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Ambient carbon monoxide associated with alleviated respiratory inflammation in healthy young adults
Fudan Univ, Minist Educ, Key Lab Publ Hlth Safety, Sch Publ Hlth,Minist Hlth,Key Lab Hlth Technol As, Shanghai 200433, Peoples R China..
Fudan Univ, Minist Educ, Key Lab Publ Hlth Safety, Sch Publ Hlth,Minist Hlth,Key Lab Hlth Technol As, Shanghai 200433, Peoples R China.;Fudan Univ, Shanghai Key Lab Atmospher Particle Pollut & Prev, Shanghai 200433, Peoples R China..
Fudan Univ, Minist Educ, Key Lab Publ Hlth Safety, Sch Publ Hlth,Minist Hlth,Key Lab Hlth Technol As, Shanghai 200433, Peoples R China..
Fudan Univ, Minist Educ, Key Lab Publ Hlth Safety, Sch Publ Hlth,Minist Hlth,Key Lab Hlth Technol As, Shanghai 200433, Peoples R China.;Fudan Univ, Shanghai Key Lab Atmospher Particle Pollut & Prev, Shanghai 200433, Peoples R China..
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2016 (English)In: Environmental Pollution, ISSN 0269-7491, E-ISSN 1873-6424, Vol. 208, 294-298 p.Article in journal (Refereed) Published
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Abstract [en]

There is increasing controversy on whether acute exposure to ambient carbon monoxide (CO) is hazardous on respiratory health. We therefore performed a longitudinal panel study to evaluate the acute effects of ambient CO on fractional exhaled nitric oxide (FeNO), a well-established biomarker of airway inflammation. We completed 4-6 rounds of health examinations among 75 healthy young adults during April to June in 2013 in Shanghai, China. We applied the linear mixed-effect model to investigate the short-term associations between CO and FeNO. CO exposure during 2-72 h preceding health tests was significantly associated with decreased FeNO levels. For example, an interquartile range increase (0.3 mg/m(3)) of 2-h CO exposure corresponded to 10.6% decrease in FeNO. This association remained when controlling for the concomitant exposure to co-pollutants. This study provided support that short-term exposure to ambient CO might be related with reduced levels of FeNO, a biomarker of lower airway inflammation.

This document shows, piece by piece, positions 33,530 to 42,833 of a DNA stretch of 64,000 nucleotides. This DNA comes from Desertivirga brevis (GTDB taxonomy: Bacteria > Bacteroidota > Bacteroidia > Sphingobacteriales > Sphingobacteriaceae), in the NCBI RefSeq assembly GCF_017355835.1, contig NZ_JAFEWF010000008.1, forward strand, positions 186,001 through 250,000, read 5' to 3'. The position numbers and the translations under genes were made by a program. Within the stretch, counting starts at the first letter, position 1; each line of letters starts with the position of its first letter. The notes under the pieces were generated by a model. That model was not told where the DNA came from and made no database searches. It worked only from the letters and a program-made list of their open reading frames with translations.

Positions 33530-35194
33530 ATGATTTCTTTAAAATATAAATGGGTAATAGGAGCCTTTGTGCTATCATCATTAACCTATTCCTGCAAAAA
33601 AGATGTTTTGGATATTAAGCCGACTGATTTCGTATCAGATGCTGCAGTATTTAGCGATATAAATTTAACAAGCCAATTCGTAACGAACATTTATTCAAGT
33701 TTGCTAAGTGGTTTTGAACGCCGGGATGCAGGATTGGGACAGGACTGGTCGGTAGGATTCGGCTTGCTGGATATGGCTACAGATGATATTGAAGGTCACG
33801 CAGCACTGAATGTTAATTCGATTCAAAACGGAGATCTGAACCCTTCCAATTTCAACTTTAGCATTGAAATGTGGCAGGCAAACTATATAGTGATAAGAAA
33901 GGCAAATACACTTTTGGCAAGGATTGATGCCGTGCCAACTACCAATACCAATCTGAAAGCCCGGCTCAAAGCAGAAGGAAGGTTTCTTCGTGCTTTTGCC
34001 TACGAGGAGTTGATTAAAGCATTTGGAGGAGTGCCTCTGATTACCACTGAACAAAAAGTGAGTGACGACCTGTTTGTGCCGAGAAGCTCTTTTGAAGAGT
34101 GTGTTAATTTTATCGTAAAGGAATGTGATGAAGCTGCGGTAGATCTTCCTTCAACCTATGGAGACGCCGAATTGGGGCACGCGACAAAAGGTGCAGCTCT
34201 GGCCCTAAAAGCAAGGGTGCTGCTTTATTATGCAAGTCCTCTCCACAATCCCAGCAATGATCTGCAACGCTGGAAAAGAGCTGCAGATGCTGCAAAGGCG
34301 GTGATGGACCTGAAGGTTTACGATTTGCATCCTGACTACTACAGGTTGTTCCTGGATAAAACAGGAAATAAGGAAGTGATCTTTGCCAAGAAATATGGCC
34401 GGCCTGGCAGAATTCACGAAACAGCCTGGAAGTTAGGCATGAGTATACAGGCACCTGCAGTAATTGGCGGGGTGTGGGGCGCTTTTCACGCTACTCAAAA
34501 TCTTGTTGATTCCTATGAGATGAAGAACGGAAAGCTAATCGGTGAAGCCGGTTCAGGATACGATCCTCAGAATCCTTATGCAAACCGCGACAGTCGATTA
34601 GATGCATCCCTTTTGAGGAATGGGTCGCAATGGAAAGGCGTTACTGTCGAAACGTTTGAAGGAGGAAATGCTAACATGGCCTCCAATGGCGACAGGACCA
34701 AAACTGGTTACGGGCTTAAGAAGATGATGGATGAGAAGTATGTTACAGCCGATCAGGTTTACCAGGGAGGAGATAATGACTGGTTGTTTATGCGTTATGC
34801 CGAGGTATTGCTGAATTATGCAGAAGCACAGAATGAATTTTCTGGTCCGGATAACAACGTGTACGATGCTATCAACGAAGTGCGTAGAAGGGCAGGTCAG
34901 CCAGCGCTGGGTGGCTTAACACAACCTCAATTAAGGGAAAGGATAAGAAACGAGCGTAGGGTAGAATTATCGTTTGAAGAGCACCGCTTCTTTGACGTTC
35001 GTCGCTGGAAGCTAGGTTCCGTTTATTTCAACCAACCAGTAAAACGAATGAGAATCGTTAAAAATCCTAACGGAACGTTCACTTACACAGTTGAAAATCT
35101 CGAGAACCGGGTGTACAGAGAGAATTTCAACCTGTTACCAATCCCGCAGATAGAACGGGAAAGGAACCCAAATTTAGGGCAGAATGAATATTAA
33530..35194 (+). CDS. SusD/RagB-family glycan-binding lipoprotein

Place, publisher, year, edition, pages
2016. Vol. 208, 294-298 p.
Keyword [en]
Air pollution, Carbon monoxide, Respiratory inflammation, Panel study
National Category
Ecology Public Health, Global Health, Social Medicine and Epidemiology
Identifiers
URN: urn:nbn:se:uu:diva-276832DOI: 10.1016/j.envpol.2015.07.029ISI: 000368306400035OAI: oai:DiVA.org:uu-276832DiVA: diva2:903485
Available from: 2016-02-16 Created: 2016-02-16 Last updated: 2017-11-30Bibliographically approved

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Norbäck, Dan

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